Headlines – 1/30/2004

Published 12:00 am Friday, January 30, 2004

Panolian Headlines: January 30, 2004

For complete stories, pick up the 1/30/04  issue of The Panolian

Cotillion Holds Winter Ball
    
Officers of the Batesville Winter Cotillion are (front , l to r) Lindsay Thomas, reporter; Heather Cosby, Sergeant-at-Arms; Laura Burkhalter, Junior Representative; Shea Golden, Treasurer; Magan Lawrence, Photographer; (back, l to r) Kayla Fowler, Senior Representative; Anna Lauren Bowie, Secretary; Madison Kilgore, President; Laura Nabors, Vice President; Mary Jennifer Meurrier, Chaplin; Summer Gee, Sophomore Representative.
    
The Batesville Sub-Deb Cotillion Club held its annual Winter Ball on Jan. 2, 2004, at the Desoto Civic Center. The theme of this year’s ball was "Starry Nights." All members were presented on stage with their escorts.

Mr. and Mrs. John Howell Jr. served as emcees for the formal presentation. Following the presentation, club members and their dates were free to go to dinner. After dinner the members returned to the Desoto Civic Center to "dance the night away."
 


Two NPSD Schools
     Meet Requirements
    
NPSD Supt. Robert Massey, (l-r) Greenhill Elementary Principal Vivian Burkley, Crenshaw Elementary Principal Gilda Thomas and Assistant Superintendent Glendora Dugger take pride in the schools’ accomplishments.
    
Two schools in the North Panola School District – Green Hill Elementary and Crenshaw Elementary – have met the "No Child Left Behind" requirements.

That’s according to notification from the Dr. Henry Johnson, state superintendent of the Mississippi Department of Education.

"I am extremely proud of the efforts of Green Hill and Crenshaw Elementary Schools. I commend the administrators, teachers and students for making this possible. I am encouraged that all other schools in our district will meet AYP requirements in 2004," said Superintendent Robert Massey.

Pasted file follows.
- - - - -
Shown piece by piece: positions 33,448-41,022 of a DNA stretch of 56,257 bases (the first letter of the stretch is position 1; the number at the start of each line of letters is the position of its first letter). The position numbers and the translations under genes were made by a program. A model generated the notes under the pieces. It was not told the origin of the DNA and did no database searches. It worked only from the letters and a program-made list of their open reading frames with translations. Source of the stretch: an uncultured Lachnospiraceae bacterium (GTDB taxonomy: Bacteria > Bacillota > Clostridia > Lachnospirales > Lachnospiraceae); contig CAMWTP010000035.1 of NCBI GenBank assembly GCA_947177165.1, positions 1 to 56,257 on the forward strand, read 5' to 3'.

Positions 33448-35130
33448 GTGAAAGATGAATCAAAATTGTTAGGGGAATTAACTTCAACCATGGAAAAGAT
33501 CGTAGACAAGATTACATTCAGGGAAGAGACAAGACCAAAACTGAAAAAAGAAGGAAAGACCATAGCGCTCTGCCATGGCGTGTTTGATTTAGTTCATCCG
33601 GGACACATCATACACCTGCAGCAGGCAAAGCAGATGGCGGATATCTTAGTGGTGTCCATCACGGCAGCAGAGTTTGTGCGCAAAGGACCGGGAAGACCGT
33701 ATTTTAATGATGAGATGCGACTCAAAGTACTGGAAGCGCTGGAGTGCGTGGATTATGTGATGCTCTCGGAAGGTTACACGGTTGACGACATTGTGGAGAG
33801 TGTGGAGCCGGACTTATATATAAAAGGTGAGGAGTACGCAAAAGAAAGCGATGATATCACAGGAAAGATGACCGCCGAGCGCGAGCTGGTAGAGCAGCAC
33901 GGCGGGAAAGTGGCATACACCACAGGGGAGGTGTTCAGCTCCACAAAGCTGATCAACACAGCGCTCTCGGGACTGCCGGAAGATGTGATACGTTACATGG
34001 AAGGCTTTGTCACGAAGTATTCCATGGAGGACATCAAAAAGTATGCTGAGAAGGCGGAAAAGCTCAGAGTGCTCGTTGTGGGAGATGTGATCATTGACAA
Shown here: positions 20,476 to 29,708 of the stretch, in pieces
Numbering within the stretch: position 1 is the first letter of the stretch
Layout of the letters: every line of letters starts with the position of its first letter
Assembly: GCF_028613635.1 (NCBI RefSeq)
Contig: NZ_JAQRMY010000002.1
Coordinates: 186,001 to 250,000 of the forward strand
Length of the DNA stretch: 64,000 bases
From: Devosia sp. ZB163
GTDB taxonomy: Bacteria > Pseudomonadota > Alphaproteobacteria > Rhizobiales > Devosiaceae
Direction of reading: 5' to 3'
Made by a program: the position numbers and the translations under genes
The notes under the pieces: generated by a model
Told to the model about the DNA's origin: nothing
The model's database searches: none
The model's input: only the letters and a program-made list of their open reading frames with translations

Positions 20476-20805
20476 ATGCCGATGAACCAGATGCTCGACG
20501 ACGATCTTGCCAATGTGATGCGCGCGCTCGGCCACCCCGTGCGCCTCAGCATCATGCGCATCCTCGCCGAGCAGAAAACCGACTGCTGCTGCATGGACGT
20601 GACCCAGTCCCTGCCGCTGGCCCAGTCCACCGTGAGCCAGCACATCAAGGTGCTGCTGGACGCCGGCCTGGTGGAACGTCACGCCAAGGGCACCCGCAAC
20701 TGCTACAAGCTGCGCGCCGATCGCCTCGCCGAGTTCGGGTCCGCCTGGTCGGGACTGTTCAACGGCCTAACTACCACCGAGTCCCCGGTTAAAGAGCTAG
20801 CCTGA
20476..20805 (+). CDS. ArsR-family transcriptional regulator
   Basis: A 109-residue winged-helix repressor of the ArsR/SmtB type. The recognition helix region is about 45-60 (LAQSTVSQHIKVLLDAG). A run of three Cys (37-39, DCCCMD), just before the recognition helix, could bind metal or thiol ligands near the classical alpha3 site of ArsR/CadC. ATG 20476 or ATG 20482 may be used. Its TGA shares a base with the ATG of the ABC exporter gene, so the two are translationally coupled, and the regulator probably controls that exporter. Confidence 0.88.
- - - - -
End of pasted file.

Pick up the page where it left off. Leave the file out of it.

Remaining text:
The schools met AYP (Adequate Yearly Progress) requirements as set forth in the act that was passed in 2001.

In order to meet AYP under NCLB, schools must have a certain percentage of students performing at or above proficient in all content areas tested (reading, language and math) as measured by the Mississippi Curriculum Test that is given to all students in grade two through eight.

In addition, the school must also meet a requirement referred to as the other academic indicator (OAI).

An analysis of data indicated the variable OAI for elementary and middle schools did not function as expected.

Therefore, the Mississippi Department of Education recommended that attendance rate rather than the growth index be used in the AYP model for elementary and middle schools.

This change also reflects the state’s effort to reduce dropout rates and increase graduation rate, which is the OAI for high schools.
 


County Fires Two Road Workers
   
BY Jason Maddox
Senior Staff Writer

The Panola County Board of Supervisors is fuming over employees’ alleged misuse of the Fuelman system.

The Fuelman system is a system that allows users to go inside a store to enter an odometer reading and pin number to then fill up with gas.
Board president Jerry Perkins said he and his fellow supervisors believed there was misuse and initiated an investigation.

"I asked to see the monthly statements and noticed the time of the fill-ups and the pin numbers didn’t match up to who was supposed to be in the vehicle," he said.